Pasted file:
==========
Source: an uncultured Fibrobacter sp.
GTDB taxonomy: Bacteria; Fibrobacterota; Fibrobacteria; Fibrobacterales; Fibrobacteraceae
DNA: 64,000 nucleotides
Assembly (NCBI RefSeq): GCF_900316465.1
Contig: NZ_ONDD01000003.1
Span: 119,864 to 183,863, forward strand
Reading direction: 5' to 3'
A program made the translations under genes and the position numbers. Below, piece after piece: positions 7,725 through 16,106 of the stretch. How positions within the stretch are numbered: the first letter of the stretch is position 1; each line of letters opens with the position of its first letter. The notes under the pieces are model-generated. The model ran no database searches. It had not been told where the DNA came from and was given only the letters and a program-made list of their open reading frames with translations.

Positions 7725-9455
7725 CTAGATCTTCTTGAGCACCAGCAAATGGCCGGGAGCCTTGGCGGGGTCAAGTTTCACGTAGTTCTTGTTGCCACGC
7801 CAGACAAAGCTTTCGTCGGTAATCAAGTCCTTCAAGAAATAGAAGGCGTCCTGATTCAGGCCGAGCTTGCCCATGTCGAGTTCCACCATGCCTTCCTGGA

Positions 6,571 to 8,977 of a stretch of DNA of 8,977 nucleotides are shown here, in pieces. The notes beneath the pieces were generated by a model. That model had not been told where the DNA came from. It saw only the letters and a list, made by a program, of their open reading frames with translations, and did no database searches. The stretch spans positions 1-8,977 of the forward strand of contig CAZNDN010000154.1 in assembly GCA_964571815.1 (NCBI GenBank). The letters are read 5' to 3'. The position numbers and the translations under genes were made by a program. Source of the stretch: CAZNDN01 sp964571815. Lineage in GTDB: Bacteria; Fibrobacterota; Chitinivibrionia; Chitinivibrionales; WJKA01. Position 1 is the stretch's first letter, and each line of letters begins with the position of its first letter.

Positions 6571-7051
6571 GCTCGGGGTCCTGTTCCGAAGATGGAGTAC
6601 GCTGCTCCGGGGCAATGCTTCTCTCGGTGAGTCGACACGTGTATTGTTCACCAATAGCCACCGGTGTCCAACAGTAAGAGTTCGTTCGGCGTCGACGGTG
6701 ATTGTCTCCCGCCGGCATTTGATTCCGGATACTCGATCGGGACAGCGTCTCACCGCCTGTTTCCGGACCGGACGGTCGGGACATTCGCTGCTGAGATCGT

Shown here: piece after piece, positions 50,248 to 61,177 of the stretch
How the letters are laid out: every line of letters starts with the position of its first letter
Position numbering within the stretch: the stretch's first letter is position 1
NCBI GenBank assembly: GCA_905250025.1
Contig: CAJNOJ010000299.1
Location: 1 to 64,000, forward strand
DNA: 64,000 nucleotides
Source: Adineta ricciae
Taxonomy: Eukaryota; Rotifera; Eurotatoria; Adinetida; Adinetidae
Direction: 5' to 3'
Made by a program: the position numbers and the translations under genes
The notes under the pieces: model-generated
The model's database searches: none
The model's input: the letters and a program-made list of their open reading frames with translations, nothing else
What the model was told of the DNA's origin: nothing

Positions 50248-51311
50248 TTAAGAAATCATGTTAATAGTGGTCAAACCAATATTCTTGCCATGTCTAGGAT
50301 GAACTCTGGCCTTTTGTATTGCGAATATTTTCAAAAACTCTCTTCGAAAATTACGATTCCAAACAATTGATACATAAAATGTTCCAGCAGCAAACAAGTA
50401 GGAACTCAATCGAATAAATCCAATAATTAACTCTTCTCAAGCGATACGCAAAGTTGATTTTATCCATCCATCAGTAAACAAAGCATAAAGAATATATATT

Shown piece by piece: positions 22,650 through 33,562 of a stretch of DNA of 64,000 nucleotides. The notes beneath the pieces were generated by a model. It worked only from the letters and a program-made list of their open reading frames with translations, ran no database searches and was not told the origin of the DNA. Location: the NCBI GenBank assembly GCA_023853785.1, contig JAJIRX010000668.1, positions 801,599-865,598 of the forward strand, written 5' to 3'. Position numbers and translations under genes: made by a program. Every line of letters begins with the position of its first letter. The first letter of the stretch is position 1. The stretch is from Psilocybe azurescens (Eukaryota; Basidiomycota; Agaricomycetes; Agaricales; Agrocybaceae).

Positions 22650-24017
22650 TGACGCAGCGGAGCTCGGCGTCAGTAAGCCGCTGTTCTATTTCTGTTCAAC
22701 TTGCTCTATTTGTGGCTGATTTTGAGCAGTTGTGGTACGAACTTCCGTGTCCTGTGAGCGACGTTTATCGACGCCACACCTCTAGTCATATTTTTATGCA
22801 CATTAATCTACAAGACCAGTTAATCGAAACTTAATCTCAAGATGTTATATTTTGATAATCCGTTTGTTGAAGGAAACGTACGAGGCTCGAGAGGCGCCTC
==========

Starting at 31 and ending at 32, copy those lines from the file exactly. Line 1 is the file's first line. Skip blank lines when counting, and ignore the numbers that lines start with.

What the model was told of the DNA's origin: nothing

Positions 50248-51311